Montserrat orioles come from the island they are named after – Montserrat in the West Indies. They're the island's national symbol.
Originally ours here come from Jersey Zoo after conservationists went to the rescue when much of Montserrat was destroyed by a volcano at the end of the 1990s. It wiped out mountainous forests where these starling-sized Orioles live.
The Jersey team brought back eight surviving birds to begin a breeding programme and save them from dying out forever. They successfully bred them for the first time in a zoo and some of those young Orioles came to Chester, where we now also running a successful breeding programme.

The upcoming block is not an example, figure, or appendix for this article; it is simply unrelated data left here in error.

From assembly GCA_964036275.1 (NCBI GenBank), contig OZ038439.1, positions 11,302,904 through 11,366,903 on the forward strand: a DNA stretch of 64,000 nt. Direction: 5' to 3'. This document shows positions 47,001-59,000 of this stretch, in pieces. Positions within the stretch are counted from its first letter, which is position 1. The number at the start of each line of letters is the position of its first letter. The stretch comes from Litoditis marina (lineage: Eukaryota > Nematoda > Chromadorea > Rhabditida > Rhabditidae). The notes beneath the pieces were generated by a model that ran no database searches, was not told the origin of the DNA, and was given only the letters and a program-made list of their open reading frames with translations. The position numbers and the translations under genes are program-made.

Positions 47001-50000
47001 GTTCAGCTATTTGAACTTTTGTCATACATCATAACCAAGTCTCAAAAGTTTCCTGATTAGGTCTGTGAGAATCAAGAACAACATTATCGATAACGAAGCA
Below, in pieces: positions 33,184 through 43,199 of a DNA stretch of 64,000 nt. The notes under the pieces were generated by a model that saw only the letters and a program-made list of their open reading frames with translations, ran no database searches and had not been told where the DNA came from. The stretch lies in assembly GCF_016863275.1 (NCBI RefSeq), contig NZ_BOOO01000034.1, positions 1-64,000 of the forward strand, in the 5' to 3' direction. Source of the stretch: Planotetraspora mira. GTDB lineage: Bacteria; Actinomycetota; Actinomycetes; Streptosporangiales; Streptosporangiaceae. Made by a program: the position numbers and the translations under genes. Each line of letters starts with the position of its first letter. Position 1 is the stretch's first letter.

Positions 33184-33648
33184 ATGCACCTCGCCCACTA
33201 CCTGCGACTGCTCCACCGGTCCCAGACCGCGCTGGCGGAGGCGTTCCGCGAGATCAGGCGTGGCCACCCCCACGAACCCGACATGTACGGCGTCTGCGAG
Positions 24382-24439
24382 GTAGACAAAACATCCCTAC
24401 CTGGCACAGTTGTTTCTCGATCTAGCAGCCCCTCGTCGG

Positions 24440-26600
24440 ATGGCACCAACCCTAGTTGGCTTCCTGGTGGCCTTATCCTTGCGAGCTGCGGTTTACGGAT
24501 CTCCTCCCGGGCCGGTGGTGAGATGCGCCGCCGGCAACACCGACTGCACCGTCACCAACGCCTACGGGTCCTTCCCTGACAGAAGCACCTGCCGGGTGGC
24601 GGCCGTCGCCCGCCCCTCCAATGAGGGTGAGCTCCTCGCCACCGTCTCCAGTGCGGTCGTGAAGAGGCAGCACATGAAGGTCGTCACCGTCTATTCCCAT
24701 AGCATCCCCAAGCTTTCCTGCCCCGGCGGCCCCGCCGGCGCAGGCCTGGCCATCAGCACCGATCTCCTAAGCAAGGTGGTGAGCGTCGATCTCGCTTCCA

These birds offer a vital safety net against extinction of the species in the wild in the event of further natural disasters or habitat loss.
You can see them in our zoo's Tropical Realm and Islands in Danger exhibits. You'll probably spot the males first as they're glossy black and yellow in colour. The females are olive green.
Look out for their ingenious nests - when it comes to basket weaving there aren't many creatures more skilled than a Montserrat oriole.
They have very fine pointed beaks which they use to weave nests, making a small basket shape under a banana leaf. It's a cool idea because the big leaf acts as an umbrella, shading them from the burning sun. It also keeps them dry when tropical rains fall.
Photograph courtesy of James Morgan.